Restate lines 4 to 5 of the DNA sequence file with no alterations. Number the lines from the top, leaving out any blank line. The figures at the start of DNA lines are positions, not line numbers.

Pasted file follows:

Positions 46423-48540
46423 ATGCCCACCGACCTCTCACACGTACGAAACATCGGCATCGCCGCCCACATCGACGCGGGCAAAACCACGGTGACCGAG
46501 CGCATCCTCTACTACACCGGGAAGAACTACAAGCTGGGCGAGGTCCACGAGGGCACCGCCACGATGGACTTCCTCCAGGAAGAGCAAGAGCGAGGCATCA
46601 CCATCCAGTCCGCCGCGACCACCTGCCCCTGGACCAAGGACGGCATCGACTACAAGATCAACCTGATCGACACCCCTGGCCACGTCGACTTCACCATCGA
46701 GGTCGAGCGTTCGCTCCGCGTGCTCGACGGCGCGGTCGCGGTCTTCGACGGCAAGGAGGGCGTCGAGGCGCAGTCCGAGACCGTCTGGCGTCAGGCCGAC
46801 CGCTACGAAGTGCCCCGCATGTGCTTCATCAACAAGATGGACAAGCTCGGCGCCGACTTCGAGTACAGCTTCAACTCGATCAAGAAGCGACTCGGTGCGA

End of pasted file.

46601 CCATCCAGTCCGCCGCGACCACCTGCCCCTGGACCAAGGACGGCATCGACTACAAGATCAACCTGATCGACACCCCTGGCCACGTCGACTTCACCATCGA
46701 GGTCGAGCGTTCGCTCCGCGTGCTCGACGGCGCGGTCGCGGTCTTCGACGGCAAGGAGGGCGTCGAGGCGCAGTCCGAGACCGTCTGGCGTCAGGCCGAC